The prime minister is poised to carry out his promise to "turn every school into an academy" and "make local authorities running schools a thing of the past". This decision is largely driven by a belief that when schools are given freedom from local government oversight they will be able to improve educational outcomes. But what if the government has learned the wrong lessons about school autonomy? Should it really be relying on expanding school autonomy as a vehicle to improve standards?
The government’s unwavering belief in giving schools more autonomy is derived from the influential Programme for International Student Assessment studies, and the international league tables that follow. These studies show that high-performing systems such as in Shanghai, Singapore and Finland tend to give schools a large amount of freedom over curriculum and pedagogy, and then hold them to account for their outcomes. The government’s decision to expand academies in 2010 – and today’s announcement to expand this to cover all schools – are an explicit attempt to mirror the success of these other countries.
But delving deeper into the Pisa studies reveals that England’s schools already had a lot of autonomy by international standards – even before the creation of the academies programme. According to Pisa, England's schools ranked as the third most autonomous in the world in 2009, when there were just a handful of academies open. This is largely because all schools in England – even those that fall under local government oversight – were given large amounts of control over hiring staff, managing their budgets and choosing exam boards back in the late 1980s, long before the creation of academies. The uncomfortable truth for the government is that England has had an autonomous school system for a very long time – that job was done by a previous Conservative government under Kenneth Baker.
Although it is still early days, there is little evidence that granting schools even more autonomy by converting them into academies has had any impact on standards. Analysis by Chris Cook, previously of the Financial Times, now of the BBC's Newsnight, shows that it is not possible to identify any discernible pattern in the performance of converter academies and local authority maintained schools over recent years. This mirrors studies by Becky Allen, of Education Datalab, of grant-maintained schools (which were the last attempt to allow schools freedom from local authorities back in the 1990s and appeared to have no substantial impact on standards).
What's wrong in England?
In this light, the interesting policy question to ask is: why don’t England’s schools perform better on Pisa, despite having high levels of autonomy and accountability? Why has the formula of expanding school autonomy and accountability not worked to drive up standards in England in the same way as it has in other countries?
The answer probably lies in the fact that many of the world’s top performing countries don’t just give schools more autonomy – they also make sure that schools are given the tools they need to do the job. Places such as Singapore, Shanghai and Finland are able to give their schools more autonomy because they ensure they have great teachers coming into the system for them to hire, great textbooks and assessment materials for them to draw on, and great development programmes for leaders to enrol on. One leading system, in Massachusetts, allows the creation of Charter Schools which are free from local governance structures – but it exerts very strict quality controls on who is allowed to set up a new school. Such systems regulate and invest in the inputs going into the school system – which in turn means they can be more hands-off with the management of individual schools.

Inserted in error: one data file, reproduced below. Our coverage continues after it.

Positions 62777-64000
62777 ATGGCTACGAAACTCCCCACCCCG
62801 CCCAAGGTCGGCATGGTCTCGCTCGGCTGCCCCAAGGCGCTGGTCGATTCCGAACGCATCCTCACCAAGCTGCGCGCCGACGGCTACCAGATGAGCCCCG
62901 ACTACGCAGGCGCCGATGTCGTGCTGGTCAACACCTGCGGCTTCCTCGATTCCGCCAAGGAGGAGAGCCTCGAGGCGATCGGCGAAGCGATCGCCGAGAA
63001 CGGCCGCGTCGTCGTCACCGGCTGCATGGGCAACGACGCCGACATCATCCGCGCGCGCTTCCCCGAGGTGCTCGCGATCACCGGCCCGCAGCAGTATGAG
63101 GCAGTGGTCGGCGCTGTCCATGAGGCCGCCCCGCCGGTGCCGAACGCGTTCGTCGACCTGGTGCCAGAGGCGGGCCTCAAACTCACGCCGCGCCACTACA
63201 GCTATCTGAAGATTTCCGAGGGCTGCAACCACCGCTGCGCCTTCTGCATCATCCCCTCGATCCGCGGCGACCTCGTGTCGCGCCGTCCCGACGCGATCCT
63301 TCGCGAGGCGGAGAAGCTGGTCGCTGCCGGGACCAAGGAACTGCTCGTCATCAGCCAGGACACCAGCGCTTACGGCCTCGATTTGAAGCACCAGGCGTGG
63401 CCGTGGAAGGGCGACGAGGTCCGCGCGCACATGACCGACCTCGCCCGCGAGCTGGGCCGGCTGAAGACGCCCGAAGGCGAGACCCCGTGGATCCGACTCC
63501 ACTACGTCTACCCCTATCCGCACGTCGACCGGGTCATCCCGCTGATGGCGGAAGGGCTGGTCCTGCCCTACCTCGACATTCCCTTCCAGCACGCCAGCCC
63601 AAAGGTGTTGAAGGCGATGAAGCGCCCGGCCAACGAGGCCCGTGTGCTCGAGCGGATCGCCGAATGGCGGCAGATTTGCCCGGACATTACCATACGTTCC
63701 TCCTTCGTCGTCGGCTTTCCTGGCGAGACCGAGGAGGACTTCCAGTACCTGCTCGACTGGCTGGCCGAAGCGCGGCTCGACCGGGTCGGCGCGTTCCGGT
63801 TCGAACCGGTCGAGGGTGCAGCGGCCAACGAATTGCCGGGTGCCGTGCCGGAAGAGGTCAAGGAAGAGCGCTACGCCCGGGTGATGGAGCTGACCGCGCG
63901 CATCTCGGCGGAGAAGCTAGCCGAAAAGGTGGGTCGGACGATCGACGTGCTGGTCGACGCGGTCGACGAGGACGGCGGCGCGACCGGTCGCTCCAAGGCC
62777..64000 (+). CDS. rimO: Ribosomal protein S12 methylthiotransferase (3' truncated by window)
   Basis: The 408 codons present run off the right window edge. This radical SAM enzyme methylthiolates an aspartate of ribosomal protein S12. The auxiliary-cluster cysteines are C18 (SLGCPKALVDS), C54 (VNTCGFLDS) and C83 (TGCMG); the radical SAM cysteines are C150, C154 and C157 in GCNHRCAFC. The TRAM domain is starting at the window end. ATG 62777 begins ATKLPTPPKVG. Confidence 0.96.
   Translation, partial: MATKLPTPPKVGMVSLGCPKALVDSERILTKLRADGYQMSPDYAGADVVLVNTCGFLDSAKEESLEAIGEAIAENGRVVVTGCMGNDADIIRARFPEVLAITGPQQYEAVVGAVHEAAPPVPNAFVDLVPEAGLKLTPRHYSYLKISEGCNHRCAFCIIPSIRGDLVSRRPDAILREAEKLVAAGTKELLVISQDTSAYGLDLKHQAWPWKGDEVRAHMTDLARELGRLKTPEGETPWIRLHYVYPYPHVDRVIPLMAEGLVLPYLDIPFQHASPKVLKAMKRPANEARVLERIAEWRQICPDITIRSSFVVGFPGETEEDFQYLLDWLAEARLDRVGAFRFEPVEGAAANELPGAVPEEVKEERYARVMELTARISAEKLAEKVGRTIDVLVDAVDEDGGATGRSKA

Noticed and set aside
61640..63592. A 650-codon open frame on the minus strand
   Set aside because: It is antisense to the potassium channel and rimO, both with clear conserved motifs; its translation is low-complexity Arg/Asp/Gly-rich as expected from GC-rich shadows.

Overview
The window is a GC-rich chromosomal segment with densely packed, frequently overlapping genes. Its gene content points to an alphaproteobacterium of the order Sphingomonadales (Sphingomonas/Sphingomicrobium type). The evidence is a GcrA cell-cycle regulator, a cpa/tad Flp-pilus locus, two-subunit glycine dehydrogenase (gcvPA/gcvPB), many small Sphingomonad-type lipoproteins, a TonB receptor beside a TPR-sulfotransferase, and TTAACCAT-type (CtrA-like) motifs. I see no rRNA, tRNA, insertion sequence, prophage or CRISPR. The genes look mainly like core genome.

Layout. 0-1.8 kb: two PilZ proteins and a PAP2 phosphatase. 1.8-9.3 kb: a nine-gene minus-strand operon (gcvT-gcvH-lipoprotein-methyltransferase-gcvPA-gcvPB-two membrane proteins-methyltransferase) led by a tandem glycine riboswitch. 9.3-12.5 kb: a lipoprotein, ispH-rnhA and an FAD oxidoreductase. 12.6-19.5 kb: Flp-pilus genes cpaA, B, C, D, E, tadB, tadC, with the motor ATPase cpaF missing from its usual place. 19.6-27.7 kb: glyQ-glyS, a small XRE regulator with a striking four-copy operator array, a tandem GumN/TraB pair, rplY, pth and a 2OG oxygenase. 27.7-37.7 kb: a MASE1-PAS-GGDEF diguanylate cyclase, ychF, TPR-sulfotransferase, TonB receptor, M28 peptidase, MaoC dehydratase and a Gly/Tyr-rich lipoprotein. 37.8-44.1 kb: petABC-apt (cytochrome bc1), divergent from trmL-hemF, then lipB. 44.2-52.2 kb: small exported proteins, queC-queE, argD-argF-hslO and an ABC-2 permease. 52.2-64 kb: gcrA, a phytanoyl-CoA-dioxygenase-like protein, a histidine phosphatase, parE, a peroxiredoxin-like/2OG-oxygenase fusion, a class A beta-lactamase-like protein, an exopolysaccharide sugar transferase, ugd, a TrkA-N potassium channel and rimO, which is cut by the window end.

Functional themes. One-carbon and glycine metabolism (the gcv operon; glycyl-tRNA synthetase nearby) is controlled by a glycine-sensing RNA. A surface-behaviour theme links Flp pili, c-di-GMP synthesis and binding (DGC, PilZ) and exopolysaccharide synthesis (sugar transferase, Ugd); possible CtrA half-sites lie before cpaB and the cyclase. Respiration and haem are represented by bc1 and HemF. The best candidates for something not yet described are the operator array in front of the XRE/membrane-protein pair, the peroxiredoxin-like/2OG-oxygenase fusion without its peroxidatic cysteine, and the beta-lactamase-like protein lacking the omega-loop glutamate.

This is very different from the approach taken in England, where the government has interpreted school autonomy to mean it can deregulate the system and simply focus on the outcomes that are produced. Policymakers have assumed they can take a relatively laissez-faire approach to what goes on within schools, with interventions focused only on those schools which fall below a performance threshold.
So we have seen academies being given the freedom to hire unqualified teachers; the assumption that academies should provide their own recruitment, leadership and development programmes; central funding for school improvement services being cut; and the bar being set too low for new providers to enter the system – with a number of free schools being allowed to launch and subsequently failing. Meanwhile, the government’s regional schools commissioners wait to intervene in school improvement only once they are deemed to be performing poorly.
As the number of academies expands, it will become increasingly untenable for the government to argue that more autonomy is the answer to the challenge of school improvement. Policymakers and professionals will have to create the right conditions for a system of autonomous schools to flourish – and that will involve them focusing on improving the inputs and processes in the school system as well as its outcomes.
Jonathan Clifton is associate director for public services at the IPPR thinktank. He tweets as @jp_clifton
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